These accounts also suggest that there could be quite a long gestatory interval between the initiatory crisis and the consolidation of healing powers.
Still in 1995, nearby at the Houtu temple (formally called Taining gong 泰宁宫) in Northgate of Dingxing county-town, we met the exceptionally renowned medium Chen Shiying (1907–98),  who was still in charge of the temple. Indeed, its popularity rested mainly in her reputation as a healer.
I have supplemented our notes with the 1994 biography (indeed, hagiography) displayed in the temple, which shows a rather distinctive path:
Unusually for a medium, she came from a successful literate family. This precious old photo of the Chen family is said to date from the 1930s:
As always, I wonder what became of them all through the ensuing turbulent times.
After the early death of her husband, Chen Shiying contemplated suicide. But when she was 37 sui (1943) her husband appeared to her in a dream, telling her that her mission was to become a healer.
Chen Shiying continued her story for us. By the age of 46 sui (1952!) she had earned such merit that Houtu occupied her body, telling her that as she had no resting-place, Chen should collect funds to build a temple for her. With collectivization escalating, she now had to persuade the reluctant village authorities. As she tearfully threatened the village chief that she would die if he didn’t give permission, and that he would soon follow her, eventually he had no choice but to allocate a plot of land by the river. She told us that she practised as a medium throughout the Maoist era, including the Cultural Revolution, though “Granny” (Houtu) didn’t necessarily possess her body then.
Now one would clearly like to learn more about this whole period… When we visited the temple in 1995, Chen Shiying was still living there, healing a regular succession of patients there. A placard was displayed, reading “Holy physician, sacred practitioner” (Shenyi shengshou 神醫聖手). “Granny” had recently told her she also needed an opera stage before the temple, so she was now busy assembling funds to build one.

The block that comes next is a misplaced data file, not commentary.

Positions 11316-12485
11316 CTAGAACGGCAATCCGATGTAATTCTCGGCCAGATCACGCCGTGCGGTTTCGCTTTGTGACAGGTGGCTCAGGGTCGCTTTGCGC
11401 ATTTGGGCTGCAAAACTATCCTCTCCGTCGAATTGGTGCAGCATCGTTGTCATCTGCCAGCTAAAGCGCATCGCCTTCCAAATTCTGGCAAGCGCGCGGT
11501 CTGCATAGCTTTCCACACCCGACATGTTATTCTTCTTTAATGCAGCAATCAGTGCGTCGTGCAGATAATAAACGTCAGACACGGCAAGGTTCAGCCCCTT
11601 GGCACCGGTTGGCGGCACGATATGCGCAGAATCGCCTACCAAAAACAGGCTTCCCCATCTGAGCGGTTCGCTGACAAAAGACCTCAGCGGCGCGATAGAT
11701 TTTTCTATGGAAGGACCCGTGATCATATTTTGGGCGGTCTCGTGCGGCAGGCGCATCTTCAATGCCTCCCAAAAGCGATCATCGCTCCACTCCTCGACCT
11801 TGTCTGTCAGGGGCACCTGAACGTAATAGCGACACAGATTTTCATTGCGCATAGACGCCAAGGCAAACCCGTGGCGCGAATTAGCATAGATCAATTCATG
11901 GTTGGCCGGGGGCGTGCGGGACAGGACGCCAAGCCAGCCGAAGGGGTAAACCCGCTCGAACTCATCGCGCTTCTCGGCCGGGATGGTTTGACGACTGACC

As Zhang Zhentao observes, the popularity of the cult to Houtu depends largely on the great faith that villagers place in the efficacity of both the mediums and the deity occupying them.
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Here, again, we find that the waxing and waning fates of temples (not always evident from written sources) may depend largely on the efficacity of their presiding medium. The intrepid Guo Yuhua (Minjian yishi yu shehui bianqian, pp.378–9) gives an interesting illustration of such change over a brief period—in this case referring to a male medium:
On a hill above Yangjiagou village the Lingguan temple (full name Heihu lingguan miao, to Efficacious Officer Black Dragon) was rebuilt in the early 1990s and rapidly became very popular, thanks to the renowned efficacity of its healing matong medium. Villagers throughout the area flocked to its temple fair on 7th moon 15th, making donations of several thousand yuan that financed the new god statues and the performance of a “holy opera” down in the village.
But suddenly in 1996 the temple revenue declined sharply, because the medium died. Villagers explained that the god had departed along with him. Then over the following New Year the temple mysteriously caught fire. burning the “god places”, an offerings table, the door, and windows.